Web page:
DETROIT, MI – The Wayne County Commission has approved a Memorandum of Understanding (MOU) that could result in the sale to Rock Ventures of several downtown county properties – including the half-built, failed county jail project — and moving the jail and courts to a closed state correctional facility on Mound Road, in the area east of I-75 and north of Six Mile Road.
Commissioners approved the agreement at their meeting Dec. 5. That afternoon, Commissioners toured the Mound Road facility to begin their own study of the possible use of the site.
Commissioner Gary Woronchak, D-Dearborn, explained that the MOU gives both the county and Rock Ventures, owned by businessman Dan Gilbert, 180 days to examine whether a deal would work. On the county’s end, that includes working with the state to determine if moving criminal justice operations to Mound Road makes sense and is financially feasible.
Under terms of the agreement, if the county eventually agrees to the Mound Road move, Rock would purchase for $50 million the site of the dormant new jail project at St. Antoine and Gratiot, along with four other county properties downtown: the Frank Murphy Hall of Justice, home to the Circuit Court and Prosecutor’s Office; two existing jails on Clinton Street; and the Juvenile Detention Facility on St. Antoine.
Neither party is bound to the deal outlined in the MOU, but if the county sells the properties to any other party before Dec. 31, 2015, it will reimburse Rock for the company’s expenses incurred during the 180-day inspection period, capped at $500,000.
Commissioners refused to even consider an earlier version of the MOU last month that would have extended the study period to 270 days and reimbursed Rock the $500,000 if the county didn’t sell the properties to Rock for any reason.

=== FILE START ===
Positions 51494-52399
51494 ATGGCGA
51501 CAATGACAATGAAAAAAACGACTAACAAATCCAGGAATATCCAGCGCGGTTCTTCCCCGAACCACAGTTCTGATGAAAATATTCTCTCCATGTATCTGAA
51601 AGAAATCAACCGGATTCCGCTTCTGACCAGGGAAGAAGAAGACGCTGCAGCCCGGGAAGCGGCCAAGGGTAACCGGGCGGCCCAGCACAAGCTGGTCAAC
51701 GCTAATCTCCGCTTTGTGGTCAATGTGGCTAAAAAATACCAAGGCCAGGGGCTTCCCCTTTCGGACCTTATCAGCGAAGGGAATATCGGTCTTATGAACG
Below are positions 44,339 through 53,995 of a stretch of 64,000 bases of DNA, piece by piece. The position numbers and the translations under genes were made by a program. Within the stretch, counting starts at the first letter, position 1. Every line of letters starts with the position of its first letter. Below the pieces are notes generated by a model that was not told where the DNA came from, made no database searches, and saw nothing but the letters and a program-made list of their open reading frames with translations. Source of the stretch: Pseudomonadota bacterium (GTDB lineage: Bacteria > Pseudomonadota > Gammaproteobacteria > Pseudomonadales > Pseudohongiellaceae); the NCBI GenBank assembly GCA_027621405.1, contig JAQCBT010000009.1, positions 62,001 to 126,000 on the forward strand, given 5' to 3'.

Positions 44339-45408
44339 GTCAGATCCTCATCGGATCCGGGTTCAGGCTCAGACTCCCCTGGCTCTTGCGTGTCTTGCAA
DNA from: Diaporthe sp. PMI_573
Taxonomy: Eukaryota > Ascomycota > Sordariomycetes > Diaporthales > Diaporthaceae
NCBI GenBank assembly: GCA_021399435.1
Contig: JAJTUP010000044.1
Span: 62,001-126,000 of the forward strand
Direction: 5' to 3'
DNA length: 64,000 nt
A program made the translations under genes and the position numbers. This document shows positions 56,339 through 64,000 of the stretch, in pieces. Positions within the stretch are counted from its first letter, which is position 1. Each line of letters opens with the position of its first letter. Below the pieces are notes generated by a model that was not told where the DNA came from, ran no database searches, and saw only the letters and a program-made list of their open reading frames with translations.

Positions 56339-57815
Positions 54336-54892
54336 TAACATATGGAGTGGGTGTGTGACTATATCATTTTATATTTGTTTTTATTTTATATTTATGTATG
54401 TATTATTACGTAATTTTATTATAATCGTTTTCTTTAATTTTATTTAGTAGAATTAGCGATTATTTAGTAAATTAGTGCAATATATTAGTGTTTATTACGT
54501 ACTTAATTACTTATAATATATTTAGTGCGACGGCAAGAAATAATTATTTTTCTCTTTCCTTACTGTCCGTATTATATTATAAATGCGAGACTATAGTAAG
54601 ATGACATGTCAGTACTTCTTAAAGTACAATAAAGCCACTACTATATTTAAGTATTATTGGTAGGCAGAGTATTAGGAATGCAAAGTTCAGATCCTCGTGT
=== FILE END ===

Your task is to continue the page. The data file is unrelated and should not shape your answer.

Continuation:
“The Memorandum of Understanding formalizes our relationship with Rock Ventures in studying this possible deal, but it also recognizes there are a lot of moving parts involved,” said Woronchak. “Before we could sell the properties and move criminal justice operations out of downtown, we would need a place to put them, and whether Mound Road should be that place is yet to be determined.
“Most important is moving forward in whatever way will recover the most taxpayer money already spent on the jail that was being built before the project fell apart,” added Woronchak, chairman of the Wayne County Commission.
The partially built jail project was halted this summer, two years after ground was broken, in the wake of contractors informing the county that the cost would exceed the planned $300 million cost by up to nearly $100 million.
The county filed a lawsuit against contractors in late October, alleging unauthorized changes in the project were responsible for the ballooned costs.
“Our target must remain creating a modern jail and possibly court facility that saves annual operational costs with efficiencies, while cleaning up the mess and salvaging tax dollars at the stalled project,” Woronchak said. “The Memorandum of Understanding we approved with Rock Ventures is an important step in that process.”